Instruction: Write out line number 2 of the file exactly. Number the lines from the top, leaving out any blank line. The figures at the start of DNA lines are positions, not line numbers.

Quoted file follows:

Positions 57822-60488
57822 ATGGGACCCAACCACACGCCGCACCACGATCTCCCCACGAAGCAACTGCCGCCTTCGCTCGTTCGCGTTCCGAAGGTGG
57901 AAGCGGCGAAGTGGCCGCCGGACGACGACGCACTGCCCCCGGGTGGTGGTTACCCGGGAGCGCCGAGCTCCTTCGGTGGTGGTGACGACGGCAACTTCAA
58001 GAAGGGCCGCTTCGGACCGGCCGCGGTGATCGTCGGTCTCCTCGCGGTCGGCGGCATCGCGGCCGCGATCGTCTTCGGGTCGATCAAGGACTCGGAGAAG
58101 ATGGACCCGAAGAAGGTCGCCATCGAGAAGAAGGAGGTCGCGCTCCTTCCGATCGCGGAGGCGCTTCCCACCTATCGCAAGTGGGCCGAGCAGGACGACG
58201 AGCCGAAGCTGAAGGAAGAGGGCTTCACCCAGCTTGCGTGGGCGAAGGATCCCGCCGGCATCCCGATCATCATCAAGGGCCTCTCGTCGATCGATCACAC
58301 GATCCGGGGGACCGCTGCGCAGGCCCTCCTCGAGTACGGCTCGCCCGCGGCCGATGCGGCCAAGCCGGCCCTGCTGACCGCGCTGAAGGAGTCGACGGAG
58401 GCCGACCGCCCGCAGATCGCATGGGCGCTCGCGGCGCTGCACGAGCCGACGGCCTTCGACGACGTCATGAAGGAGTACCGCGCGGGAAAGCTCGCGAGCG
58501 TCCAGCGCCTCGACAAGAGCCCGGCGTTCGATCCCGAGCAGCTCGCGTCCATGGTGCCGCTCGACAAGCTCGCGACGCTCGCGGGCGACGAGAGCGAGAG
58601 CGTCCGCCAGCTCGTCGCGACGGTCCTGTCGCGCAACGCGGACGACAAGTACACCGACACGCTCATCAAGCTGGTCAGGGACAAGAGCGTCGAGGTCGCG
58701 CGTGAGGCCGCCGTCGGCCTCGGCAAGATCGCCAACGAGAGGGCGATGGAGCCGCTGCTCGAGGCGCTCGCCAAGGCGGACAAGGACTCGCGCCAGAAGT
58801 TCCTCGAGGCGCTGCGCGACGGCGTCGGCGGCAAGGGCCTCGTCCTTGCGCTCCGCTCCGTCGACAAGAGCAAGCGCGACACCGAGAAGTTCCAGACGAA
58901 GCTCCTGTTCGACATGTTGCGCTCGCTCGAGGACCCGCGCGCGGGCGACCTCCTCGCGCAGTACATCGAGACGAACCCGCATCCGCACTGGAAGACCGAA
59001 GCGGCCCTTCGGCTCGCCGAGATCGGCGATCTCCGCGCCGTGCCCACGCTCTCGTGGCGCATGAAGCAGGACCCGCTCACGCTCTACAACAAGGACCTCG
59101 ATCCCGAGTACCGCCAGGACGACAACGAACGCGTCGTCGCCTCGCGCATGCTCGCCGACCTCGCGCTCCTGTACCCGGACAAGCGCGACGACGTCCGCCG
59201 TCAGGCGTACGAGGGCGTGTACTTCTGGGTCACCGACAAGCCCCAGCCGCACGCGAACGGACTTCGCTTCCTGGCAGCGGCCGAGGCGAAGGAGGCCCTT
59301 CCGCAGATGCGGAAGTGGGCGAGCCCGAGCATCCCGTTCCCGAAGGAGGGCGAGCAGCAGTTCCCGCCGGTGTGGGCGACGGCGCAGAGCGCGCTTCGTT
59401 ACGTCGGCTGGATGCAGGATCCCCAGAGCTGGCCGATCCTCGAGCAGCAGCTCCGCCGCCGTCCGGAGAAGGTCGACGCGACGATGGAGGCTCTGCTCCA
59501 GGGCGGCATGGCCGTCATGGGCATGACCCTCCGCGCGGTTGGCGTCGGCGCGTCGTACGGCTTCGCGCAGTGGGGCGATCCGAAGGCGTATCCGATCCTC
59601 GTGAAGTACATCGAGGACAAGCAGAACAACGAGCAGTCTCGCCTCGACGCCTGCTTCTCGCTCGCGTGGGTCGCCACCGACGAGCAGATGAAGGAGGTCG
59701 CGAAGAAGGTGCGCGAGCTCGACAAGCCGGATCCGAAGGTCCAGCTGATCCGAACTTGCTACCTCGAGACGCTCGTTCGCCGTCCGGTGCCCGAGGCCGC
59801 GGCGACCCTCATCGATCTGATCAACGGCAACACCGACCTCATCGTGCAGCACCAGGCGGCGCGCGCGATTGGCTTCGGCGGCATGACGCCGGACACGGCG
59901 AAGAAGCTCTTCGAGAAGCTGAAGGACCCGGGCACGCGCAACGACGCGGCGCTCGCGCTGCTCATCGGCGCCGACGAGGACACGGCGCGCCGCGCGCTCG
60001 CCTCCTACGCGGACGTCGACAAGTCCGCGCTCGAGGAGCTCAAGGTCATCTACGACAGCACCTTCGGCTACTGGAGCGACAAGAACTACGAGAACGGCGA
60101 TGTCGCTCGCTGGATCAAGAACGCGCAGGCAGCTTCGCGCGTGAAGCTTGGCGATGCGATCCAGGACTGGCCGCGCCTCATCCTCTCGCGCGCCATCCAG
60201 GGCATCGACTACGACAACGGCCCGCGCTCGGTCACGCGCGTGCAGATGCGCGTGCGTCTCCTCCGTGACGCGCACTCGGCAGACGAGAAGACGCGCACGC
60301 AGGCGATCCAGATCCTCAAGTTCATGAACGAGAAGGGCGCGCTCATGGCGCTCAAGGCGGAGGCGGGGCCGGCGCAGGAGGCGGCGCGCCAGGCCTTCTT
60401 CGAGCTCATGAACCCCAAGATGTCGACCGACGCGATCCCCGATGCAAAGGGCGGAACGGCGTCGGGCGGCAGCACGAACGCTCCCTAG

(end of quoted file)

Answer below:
57822 ATGGGACCCAACCACACGCCGCACCACGATCTCCCCACGAAGCAACTGCCGCCTTCGCTCGTTCGCGTTCCGAAGGTGG